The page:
Intergovernmental Scientific Networks in Latin America

Intergovernmental Scientific Networks in Latin America
Source: Science and Diplomacy


International science cooperation networks are increasingly contributing to improving relationships among countries and to the integration of world regions.1 Latin American countries have a long tradition of bilateral, regional, and global scientific cooperation as an essential tool to strengthen and complement national capacities for research, technological development, and innovation.2 However, despite numerous multilateral initiatives, the region has not fully leveraged the opportunities and additional benefits that scientific collaboration offers to facilitate international relations, address shared transnational challenges, and achieve common development goals. The multiplicity of forums at the political level, budgetary problems, political instability, and the gap between science and policy have limited the effectiveness and relevance of multilateral scientific initiatives on broader political and societal decisions.3 The accelerated growth of Latin America in the last decade represents an opportunity to build scientific and technological capacity while contributing to strengthening the relationships among its countries in the twenty-first century.

To provide insights on how such relationships could be established or strengthened, this paper analyzes how two regional science cooperation initiatives, the Ibero-American Programme for Science, Technology and Development (CYTED) and the Inter-American Institute for Global Change Research (IAI), contributed directly or indirectly to Latin American regional integration over the past decades. Both networks operated initially as North-to-South initiatives driven institutionally and financially by Northern countries but evolved into more horizontal, South-to-South cooperation networks partly because of the emergence of politically stable and economically growing middle-income countries in Latin America. The analysis provides an understanding of the motivations, attributes, and practices behind the two networks and suggests recommendations for strengthening the value of science as a vehicle for regional cohesion and improved international relations. Identifying the networks’ differences and similarities, their level of political relevance, and their autonomy from governments may inform future national, regional, and global efforts in developing science diplomacy instruments and strategies in the region.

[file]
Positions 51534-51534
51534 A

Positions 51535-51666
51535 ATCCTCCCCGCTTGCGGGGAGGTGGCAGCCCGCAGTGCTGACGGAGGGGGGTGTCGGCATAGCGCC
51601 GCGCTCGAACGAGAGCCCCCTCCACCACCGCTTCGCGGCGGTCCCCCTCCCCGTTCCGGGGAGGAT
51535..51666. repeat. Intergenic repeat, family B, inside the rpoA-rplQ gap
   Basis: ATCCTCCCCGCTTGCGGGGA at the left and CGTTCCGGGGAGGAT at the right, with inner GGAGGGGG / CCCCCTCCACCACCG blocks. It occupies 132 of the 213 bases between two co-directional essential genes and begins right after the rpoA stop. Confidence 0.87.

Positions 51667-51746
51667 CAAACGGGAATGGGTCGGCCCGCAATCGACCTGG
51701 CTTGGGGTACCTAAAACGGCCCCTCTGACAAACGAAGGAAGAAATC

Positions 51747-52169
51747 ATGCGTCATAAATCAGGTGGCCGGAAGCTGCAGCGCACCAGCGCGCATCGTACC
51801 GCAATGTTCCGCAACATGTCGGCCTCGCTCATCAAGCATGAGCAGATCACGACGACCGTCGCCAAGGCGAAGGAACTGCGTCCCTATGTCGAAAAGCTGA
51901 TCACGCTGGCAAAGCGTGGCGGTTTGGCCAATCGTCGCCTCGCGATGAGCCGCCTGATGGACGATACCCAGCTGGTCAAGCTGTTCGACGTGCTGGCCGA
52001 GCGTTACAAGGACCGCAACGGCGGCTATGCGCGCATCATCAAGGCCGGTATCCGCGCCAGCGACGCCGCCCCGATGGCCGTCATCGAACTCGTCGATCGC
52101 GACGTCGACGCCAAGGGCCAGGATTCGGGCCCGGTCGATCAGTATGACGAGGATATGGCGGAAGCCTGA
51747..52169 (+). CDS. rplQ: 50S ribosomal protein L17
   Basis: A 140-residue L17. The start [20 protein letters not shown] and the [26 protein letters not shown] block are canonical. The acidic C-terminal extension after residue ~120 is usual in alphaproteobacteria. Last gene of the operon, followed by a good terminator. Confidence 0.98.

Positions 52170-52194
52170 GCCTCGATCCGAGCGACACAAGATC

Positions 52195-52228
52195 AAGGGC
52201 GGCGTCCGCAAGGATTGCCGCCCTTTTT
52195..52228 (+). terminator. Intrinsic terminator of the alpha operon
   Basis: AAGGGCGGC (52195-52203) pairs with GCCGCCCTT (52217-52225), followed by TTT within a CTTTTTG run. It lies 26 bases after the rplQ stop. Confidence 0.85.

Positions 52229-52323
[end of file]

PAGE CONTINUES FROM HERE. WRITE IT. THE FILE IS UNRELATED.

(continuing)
Discusiones sobre el mismo tema

URL de retroenlace :

Fuente de los comentarios de esta entrada